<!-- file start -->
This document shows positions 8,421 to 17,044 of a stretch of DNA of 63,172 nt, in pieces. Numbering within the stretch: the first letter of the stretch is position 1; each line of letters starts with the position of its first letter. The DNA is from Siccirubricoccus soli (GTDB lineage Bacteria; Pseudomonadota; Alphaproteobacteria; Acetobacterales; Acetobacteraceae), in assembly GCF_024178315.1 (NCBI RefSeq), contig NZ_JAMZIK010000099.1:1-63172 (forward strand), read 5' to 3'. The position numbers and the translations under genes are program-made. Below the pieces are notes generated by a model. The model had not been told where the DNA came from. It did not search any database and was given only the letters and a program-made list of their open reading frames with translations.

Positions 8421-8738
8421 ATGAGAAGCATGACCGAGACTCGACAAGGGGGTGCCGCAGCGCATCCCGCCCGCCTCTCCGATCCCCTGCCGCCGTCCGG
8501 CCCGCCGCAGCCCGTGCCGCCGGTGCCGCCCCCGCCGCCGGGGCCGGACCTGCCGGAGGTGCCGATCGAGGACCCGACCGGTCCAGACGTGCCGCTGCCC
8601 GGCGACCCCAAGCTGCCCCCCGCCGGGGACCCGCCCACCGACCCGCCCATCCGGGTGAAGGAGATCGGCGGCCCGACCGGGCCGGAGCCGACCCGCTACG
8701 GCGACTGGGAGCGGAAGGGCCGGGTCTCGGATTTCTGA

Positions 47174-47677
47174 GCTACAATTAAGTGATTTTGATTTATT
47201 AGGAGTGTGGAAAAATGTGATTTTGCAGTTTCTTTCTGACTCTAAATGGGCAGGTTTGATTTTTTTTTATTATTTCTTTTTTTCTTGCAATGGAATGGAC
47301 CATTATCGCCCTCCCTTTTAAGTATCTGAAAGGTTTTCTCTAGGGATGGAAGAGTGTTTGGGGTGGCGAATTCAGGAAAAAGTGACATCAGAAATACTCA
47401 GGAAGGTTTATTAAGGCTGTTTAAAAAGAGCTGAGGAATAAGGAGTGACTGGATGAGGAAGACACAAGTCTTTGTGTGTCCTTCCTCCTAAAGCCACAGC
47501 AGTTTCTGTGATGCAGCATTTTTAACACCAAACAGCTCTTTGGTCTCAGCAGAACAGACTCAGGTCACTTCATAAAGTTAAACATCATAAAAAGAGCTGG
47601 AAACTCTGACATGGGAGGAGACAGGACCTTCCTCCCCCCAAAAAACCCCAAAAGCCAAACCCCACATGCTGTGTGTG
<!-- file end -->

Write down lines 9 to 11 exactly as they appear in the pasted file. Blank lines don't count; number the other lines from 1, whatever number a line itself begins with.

47201 AGGAGTGTGGAAAAATGTGATTTTGCAGTTTCTTTCTGACTCTAAATGGGCAGGTTTGATTTTTTTTTATTATTTCTTTTTTTCTTGCAATGGAATGGAC
47301 CATTATCGCCCTCCCTTTTAAGTATCTGAAAGGTTTTCTCTAGGGATGGAAGAGTGTTTGGGGTGGCGAATTCAGGAAAAAGTGACATCAGAAATACTCA
47401 GGAAGGTTTATTAAGGCTGTTTAAAAAGAGCTGAGGAATAAGGAGTGACTGGATGAGGAAGACACAAGTCTTTGTGTGTCCTTCCTCCTAAAGCCACAGC